Eating disorders affect the health of over 10 million Americans. Those with anorexia starve their body while bulimics binge eat and purge. Both disorders affect emotional and physical health, and one aspect of physical health that is affected in particular is oral health.
- Tooth Decay: The stomach acids from purging erode tooth enamel, which can lead to decay. The National Eating Disorder Association has found that 89% of bulimic patients have tooth erosion. Anorexics are also subject to this problem because they have a tendency to consume acidic drinks like diet soda or fruit juices.
- Lesions: The body is constantly supplying nutrients to all parts of it, including the gums and other oral tissues. So when there isn’t enough nutrients because of an eating disorder, problems develop in the oral tissues such as bleeding or the formation of lesions.
- Tooth Sensitivity: Tooth enamel protects the inner parts of a tooth such as the nerve. When the acids from vomiting eat away at the enamel, teeth can become more sensitive to heat or cold.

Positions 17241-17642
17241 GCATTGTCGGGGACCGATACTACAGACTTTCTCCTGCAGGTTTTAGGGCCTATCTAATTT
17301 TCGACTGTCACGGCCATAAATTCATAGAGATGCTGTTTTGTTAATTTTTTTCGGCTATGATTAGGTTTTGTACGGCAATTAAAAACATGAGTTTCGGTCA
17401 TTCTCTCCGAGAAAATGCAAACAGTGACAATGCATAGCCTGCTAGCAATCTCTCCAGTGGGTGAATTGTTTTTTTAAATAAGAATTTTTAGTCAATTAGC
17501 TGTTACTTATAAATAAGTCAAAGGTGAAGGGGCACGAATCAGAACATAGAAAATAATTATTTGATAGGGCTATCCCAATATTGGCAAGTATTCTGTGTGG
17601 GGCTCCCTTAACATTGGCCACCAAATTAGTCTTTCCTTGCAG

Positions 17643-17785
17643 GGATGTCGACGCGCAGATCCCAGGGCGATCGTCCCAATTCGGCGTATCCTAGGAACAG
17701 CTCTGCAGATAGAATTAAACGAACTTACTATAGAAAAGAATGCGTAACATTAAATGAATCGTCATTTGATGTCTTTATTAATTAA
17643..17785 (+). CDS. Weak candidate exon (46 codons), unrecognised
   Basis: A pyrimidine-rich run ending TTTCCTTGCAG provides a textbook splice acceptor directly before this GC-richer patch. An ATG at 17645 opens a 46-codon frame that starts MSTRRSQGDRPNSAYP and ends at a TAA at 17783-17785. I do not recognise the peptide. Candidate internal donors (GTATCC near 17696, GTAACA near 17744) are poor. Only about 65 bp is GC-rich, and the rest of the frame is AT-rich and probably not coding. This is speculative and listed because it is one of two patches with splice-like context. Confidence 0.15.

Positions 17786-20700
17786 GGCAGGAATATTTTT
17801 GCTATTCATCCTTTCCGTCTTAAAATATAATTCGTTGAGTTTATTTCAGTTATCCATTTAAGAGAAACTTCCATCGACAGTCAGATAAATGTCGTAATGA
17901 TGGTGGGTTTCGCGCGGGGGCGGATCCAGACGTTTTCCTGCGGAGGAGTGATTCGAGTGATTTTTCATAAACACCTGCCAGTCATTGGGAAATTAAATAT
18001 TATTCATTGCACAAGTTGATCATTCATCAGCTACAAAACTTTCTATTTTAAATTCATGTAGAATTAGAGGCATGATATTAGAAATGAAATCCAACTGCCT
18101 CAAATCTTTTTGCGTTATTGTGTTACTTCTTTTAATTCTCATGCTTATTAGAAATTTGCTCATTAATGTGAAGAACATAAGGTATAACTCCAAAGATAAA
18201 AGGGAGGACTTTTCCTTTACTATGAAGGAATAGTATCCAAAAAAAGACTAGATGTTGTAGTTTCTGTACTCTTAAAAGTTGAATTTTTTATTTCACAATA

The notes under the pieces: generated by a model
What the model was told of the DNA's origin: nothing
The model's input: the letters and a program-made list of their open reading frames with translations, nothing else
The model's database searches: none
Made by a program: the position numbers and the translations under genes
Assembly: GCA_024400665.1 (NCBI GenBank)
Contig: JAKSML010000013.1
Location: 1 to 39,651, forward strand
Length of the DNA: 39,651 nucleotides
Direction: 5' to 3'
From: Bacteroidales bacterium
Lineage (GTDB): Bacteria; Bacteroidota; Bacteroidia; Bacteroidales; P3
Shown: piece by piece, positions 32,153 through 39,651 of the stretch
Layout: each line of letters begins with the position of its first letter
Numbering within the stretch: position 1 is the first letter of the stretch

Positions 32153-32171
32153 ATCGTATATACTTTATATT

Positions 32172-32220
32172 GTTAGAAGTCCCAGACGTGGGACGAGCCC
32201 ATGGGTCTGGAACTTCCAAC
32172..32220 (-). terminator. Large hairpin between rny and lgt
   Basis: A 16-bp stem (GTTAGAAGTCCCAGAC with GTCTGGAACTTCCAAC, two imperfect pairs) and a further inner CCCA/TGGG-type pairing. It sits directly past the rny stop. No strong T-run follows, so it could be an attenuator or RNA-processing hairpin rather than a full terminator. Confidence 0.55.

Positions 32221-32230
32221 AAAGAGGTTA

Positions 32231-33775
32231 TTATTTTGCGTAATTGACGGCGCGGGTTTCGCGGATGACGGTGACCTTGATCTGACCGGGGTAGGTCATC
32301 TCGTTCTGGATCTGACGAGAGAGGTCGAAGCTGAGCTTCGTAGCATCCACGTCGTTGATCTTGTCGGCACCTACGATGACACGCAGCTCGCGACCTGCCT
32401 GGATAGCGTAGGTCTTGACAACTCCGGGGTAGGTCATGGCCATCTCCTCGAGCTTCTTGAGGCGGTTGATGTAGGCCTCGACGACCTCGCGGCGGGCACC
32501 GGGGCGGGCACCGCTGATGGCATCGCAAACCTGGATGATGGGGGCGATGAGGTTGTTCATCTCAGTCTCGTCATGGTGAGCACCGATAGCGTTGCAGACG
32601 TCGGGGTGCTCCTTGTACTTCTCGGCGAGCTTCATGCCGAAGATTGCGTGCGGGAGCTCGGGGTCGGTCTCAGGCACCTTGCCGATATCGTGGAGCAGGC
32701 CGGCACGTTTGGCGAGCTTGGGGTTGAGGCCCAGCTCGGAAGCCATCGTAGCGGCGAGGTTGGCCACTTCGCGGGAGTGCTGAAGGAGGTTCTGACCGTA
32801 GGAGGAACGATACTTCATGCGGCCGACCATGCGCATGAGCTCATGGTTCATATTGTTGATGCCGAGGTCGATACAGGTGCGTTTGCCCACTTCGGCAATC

- Saliva Gland Swelling: Frequent vomiting or the misuse of diuretics and laxatives can cause the saliva glands to swell and reduce saliva production. This creates a dry mouth which increases the risk of tooth decay.
- Tooth Appearance: Teeth not only can decay with erosion but can change shape (sometimes becoming thin and breakable) or color (often becoming transparent).
- Bad Breath: This can develop not only because of frequent vomiting, but because of a dry mouth (where there is not enough saliva to help wash away food particles).
- Osteoporosis In The Jaw: Individuals who have an eating disorder for a long time have a high risk of developing osteoporosis. This affects oral health if osteoporosis develops in the jaw bone, which can lead to tooth loss.